Tuesday, February 17, 2009

The cost of waste....who pays?

Recycling Industry Plastic and Paper Bound for Shipment Ecology by Bill Bachmann
Recycling Industry Plastic and Paper Bound for Shipment Ecology

An interesting dilemma is posing itself, not imminently but in the near future with regards to the collection of waste paper products and other waste produced by retailers.

Councils are arguing that supermarkets should be paying for the cost of recycling the amount of waste produced probably in line with the Climate Change Levy that is being charged to businesses on their use of electricity in a bid to reduce waste products and encourage recycling. The reason for this outcry is probably because the amount of money they receive for the sourced product is lower than the cost of collecting this and therefore produces a negative cash flow in their accounts. Should this happen then is is likely that the costs of recycling will be added to the consumers food bill or the business tax rates charged by local councils.

As a business we donated our cardboard to a local charity who used to get paid for collecting the papers, adding useful funds to their efforts and building community. This was a win win situation for all concerned. As a result of the drop in the price of the waste paper as a resource, the paper mill was out of pocket and has now asked the charity to pay for the collection of the container at a cost of £ 30 per month. The charity have therefore decided not to continue with the collection which is understandable. It stands to lose the funds, the goodwill and the community building that resulted from its monthly collections.

I am guessing that the Councils are feeling the same pinch in their cash flow and want retailers to pick up the tab. If the cost of recycling waste exceeds the value as a recycled resource, it is likely that waste will be returned to landfill for which they have ever decreasing targets. This creates a problem that requires a solution.

The costs of recycling have to be met somewhere either by the supplier, the retailer or the consumer. There was a motion last year for consumers and households to pay per waste load on top of the money paid in the community charge for the collection of waste and recycling.

How can we make it add up?

Most products arrive in either a cardboard box or a cardboard tray then wrapped in plastic. The cardboard can be dealt with by recycling and would be preferable than bags and bags of plastic waste for which currently there is no recycling route.

Herein lies an opportunity.......and I see no immediate solution.

If we reduce food miles and consumption we also stand to reduce the amount of packaging that goes to waste. Alternatively, suppliers could produce plastic trays made from the plastic wraps that are returnable to the supplier so they can be reused. Is is possible to create a recycling loop within suppliers so that the waste products you receive as a retailer can be returned like empty milk bottles to your supplier? That would add to the miles the stuff needs to get transported.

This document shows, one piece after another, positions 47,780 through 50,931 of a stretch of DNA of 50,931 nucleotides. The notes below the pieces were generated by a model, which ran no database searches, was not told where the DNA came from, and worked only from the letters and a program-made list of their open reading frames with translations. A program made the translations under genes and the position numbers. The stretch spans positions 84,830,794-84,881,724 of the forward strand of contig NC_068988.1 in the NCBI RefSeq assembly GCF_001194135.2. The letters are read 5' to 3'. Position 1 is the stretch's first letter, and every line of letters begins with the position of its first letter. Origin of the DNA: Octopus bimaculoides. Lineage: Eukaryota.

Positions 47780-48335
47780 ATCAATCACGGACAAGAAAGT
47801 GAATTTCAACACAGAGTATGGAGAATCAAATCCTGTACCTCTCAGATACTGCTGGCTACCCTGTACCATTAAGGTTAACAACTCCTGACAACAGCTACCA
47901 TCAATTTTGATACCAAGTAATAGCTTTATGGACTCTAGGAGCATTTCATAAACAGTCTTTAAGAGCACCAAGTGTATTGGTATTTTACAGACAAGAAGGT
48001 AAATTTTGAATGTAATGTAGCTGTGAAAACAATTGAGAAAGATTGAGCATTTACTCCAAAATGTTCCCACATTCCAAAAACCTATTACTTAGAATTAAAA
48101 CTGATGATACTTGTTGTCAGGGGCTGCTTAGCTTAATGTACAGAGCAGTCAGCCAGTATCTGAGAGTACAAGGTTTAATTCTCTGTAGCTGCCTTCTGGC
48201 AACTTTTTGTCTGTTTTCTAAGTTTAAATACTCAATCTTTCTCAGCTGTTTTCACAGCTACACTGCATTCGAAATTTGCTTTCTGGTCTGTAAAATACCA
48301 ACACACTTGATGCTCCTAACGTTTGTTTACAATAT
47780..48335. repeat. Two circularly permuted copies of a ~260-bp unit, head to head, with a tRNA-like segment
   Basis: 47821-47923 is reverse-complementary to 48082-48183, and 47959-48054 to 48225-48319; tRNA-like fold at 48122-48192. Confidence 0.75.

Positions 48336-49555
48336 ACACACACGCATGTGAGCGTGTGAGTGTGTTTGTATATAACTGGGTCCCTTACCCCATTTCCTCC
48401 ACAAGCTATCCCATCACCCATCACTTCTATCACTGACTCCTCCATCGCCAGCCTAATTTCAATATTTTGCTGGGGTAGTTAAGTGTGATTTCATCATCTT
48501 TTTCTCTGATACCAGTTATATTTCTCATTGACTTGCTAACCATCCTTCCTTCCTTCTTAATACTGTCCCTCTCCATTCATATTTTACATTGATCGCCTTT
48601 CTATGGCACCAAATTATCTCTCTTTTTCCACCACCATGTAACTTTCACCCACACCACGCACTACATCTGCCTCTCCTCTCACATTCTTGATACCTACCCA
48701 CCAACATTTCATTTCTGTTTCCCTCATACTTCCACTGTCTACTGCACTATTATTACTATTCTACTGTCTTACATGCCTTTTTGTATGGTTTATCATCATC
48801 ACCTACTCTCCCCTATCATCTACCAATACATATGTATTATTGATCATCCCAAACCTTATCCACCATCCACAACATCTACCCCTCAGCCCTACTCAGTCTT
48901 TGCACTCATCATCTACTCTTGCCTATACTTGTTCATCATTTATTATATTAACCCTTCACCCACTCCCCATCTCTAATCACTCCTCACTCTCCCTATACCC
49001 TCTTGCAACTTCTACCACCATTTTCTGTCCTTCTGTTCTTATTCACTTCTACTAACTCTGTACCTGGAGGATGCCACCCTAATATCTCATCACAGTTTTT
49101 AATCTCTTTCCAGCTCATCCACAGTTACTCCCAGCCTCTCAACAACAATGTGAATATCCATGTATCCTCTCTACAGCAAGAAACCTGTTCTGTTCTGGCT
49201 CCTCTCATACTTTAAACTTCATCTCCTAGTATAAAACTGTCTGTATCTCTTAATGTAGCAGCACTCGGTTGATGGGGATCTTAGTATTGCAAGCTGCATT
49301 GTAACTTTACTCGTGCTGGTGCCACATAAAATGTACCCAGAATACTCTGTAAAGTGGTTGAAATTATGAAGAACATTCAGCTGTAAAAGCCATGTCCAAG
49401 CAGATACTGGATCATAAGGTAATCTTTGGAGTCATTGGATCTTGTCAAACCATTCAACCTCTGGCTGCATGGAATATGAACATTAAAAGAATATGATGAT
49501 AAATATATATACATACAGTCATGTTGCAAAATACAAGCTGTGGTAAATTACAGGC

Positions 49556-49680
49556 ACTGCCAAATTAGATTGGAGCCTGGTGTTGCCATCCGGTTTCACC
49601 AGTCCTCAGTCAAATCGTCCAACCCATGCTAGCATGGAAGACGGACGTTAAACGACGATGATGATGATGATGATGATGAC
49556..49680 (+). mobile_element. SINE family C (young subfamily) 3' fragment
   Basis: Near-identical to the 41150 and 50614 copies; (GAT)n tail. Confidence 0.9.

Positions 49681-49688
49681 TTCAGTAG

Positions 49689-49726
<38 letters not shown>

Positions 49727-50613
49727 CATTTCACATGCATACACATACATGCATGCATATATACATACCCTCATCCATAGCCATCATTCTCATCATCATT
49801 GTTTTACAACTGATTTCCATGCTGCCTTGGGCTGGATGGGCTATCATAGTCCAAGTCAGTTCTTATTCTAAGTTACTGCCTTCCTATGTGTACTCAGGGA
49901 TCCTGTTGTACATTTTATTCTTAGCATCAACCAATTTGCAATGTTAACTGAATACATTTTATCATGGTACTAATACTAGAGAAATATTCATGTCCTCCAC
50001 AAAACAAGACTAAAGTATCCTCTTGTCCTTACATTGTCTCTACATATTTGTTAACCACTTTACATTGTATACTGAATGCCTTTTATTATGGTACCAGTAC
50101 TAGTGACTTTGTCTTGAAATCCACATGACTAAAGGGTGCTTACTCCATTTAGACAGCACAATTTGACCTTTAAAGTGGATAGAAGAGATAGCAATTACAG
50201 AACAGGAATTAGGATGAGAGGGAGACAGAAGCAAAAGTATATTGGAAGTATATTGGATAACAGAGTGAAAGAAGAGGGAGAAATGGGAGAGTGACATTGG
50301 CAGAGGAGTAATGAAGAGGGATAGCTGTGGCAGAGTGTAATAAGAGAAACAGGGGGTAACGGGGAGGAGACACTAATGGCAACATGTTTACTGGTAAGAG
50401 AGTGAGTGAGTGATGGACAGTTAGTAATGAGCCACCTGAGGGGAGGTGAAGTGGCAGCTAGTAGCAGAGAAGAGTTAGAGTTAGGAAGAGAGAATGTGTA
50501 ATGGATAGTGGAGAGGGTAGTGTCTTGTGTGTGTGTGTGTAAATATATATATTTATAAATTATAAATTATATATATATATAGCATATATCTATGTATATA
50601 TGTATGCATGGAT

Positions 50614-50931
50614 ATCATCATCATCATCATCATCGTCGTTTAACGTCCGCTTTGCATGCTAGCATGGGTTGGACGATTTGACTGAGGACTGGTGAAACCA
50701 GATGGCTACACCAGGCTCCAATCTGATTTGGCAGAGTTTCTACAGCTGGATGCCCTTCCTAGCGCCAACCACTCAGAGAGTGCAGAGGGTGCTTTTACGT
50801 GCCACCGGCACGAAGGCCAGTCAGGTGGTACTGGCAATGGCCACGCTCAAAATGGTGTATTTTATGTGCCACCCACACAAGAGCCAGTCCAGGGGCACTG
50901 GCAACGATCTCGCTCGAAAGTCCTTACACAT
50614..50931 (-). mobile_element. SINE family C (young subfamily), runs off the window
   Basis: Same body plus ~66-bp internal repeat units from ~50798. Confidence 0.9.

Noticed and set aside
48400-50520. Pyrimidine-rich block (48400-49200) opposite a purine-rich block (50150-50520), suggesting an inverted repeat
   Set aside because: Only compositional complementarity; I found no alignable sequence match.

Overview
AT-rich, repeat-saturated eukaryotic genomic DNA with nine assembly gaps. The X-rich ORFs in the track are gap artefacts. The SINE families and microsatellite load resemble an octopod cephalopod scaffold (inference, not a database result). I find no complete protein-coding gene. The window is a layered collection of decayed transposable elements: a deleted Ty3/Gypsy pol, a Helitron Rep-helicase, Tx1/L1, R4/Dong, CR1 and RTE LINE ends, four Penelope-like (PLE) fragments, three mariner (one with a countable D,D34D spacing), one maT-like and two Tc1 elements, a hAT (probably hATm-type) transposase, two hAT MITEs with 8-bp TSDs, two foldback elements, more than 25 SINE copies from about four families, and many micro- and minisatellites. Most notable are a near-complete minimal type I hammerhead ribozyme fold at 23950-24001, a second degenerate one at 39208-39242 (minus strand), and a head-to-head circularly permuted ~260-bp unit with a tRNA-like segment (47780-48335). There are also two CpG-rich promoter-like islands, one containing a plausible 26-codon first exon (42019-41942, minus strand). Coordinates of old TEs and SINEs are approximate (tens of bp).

How can we step back and downshift our waste products?

Monday, February 09, 2009

What if......

What if we get snowed in, no power, no central heating.How prepared would you be?
What is the plan?
Do you have one?

On Thursday, school was off and the children went out to play all day in the snow. Oh Joy, no accidents, just clean fun on the top of the hill.

As a business we observed that people who had never used the shop started flocking to it like birds and buying all sorts of items, mainly the ones considered they could not do without. We baked as much bread as was possible and milk flew off the shelves. Then at 10 am, the power went off and we found ourselves in the dark.

The phone worked as we have an old one plugged in ( not digital), but apart from that a hush came over the shop. Out came the flashlights and we made a large sign to put outside to say that we were open. The phone did not stop ringing.With questions after questions we decided the phone had to be manned by a person taking messages. One person was sent off to visit the elderly in the road without power to find out what assistance they needed and the child with a head for figures was placed near the counter to make sums. This worked quite well although the queue outside the door was beginning to be noticed.

Next we found that many wanted to purchase batteries for radios and some foods that required no cooking or at best could be prepared by pouring boiling water on them.

Our main concerns were regarding the cold foods and these were moved as much as possible. There has been a lot of wastage.

Some of the points we noted to be prepared:
  • you need a thermos to keep hot drinks in or hot water.